"We know you looked at it hard," replied commander Scott Altman. A little later, he informed flight controllers, "We're enjoying the view."
The astronauts - fresh off successful repairs of the Hubble Space Telescope's sophisticated instruments - intended to spend part of their day off watching DVDs. But when they tried to play the movies, they found out that their laptops didn't have the proper software.
Engineers on the ground tried to troubleshoot the problem, but the astronauts gave up after more than an hour of trying.
"We'll be home tomorrow," an optimistic astronaut John Grunsfeld radioed to Earth. "We'll go to the movie theater and that will be our consolation."
The astronauts had been warned for days that the weather outlook was grim, and the forecasts proved true.
NASA pressed ahead, instead, with a possible return to the landing site on Saturday morning. But the low-pressure system drenching Florida stretched from the Gulf of Mexico to the Caribbean, and forecasters anticipated only slightly improved conditions over the weekend.
As a precaution, NASA activated its backup touchdown site at Edwards Air Force Base in California, where good weather was expected. But landing there would mean more time and money - an estimated $1.8 million - to get Atlantis back to its Florida home base.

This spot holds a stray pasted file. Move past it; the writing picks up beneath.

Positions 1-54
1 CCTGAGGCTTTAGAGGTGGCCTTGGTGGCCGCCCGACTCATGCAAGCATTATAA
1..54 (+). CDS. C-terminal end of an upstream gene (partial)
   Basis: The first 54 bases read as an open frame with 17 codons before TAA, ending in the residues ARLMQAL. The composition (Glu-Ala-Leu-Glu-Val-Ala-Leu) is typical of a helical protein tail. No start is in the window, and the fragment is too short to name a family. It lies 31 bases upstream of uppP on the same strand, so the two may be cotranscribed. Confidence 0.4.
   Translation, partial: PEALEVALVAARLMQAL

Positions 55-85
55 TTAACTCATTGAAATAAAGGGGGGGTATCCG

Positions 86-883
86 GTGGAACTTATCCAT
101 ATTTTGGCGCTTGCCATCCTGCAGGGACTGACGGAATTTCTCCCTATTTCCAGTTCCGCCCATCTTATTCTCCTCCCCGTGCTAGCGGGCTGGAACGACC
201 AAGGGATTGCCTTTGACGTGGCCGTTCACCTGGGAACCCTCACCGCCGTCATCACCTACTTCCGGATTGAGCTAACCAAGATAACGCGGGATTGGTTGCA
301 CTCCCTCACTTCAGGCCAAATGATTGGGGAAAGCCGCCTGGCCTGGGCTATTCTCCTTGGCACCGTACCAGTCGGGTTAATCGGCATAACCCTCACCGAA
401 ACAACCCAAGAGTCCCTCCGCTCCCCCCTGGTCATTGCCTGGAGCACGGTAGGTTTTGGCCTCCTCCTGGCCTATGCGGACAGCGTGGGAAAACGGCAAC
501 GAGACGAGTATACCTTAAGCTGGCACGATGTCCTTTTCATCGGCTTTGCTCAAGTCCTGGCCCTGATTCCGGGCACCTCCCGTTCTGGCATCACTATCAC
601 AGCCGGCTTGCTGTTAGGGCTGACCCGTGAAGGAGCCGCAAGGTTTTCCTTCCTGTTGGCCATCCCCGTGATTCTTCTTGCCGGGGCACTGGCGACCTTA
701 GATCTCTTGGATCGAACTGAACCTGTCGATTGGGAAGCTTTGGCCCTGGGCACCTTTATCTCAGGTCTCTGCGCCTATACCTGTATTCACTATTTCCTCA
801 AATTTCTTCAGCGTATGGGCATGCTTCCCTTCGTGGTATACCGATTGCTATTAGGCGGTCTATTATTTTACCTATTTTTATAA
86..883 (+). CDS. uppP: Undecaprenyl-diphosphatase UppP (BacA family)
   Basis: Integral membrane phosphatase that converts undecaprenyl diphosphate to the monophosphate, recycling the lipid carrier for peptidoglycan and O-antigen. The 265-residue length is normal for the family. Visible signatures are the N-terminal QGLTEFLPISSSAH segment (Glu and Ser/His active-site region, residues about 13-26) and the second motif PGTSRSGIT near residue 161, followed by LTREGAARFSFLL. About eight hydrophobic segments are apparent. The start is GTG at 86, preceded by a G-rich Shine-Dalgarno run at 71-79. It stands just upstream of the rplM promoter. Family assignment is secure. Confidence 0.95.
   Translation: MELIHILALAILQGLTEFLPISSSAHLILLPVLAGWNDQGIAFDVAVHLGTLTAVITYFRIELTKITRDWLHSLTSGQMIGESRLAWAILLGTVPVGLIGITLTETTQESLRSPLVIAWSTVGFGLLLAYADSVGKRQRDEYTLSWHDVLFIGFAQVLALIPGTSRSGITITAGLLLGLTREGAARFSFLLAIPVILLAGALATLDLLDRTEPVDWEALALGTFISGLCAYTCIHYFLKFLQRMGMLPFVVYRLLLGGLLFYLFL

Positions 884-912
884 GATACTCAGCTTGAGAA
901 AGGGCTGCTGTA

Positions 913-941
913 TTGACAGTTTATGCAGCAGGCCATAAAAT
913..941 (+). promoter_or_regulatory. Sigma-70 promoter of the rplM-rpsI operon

There are three Saturday landing opportunities at both Kennedy Space Center and Edwards Air Force Base.
The shuttle has enough supplies to stay in orbit until Monday.
During the 12-day flight, the astronauts carried out five back-to-back spacewalks to fix and upgrade Hubble for the final time. The 19-year-old observatory is now considered better than ever and should keep sending back breathtaking views of the cosmos for another five to 10 years. Scientists hope to get the first results by September.
Atlantis is also bringing back a wide-field camera that was replaced with a newer model, so it can be put on display at the Smithsonian Institution.
The six men and one woman were the last humans to set eyes on Hubble up close. NASA plans no more satellite-servicing missions of this type, with the space telescope or anything else. That's because the shuttle is being retired next year. The replacement craft will essentially be a capsule to ferry astronauts back and forth to the international space station and, ultimately, the moon.
NASA considered this fifth and final Hubble repair mission so dangerous that, in 2004, a year after the Columbia tragedy, it was canceled. The space agency reinstated it two years later after developing repair methods for astronauts in orbit and preparing a backup rescue plan that would have launched a second shuttle to bring astronauts back to earth.
The backup plan that kept the shuttle Endeavour on standby was called off Thursday after one last inspection found Atlantis' thermal shielding to be free of any serious damage from space junk.
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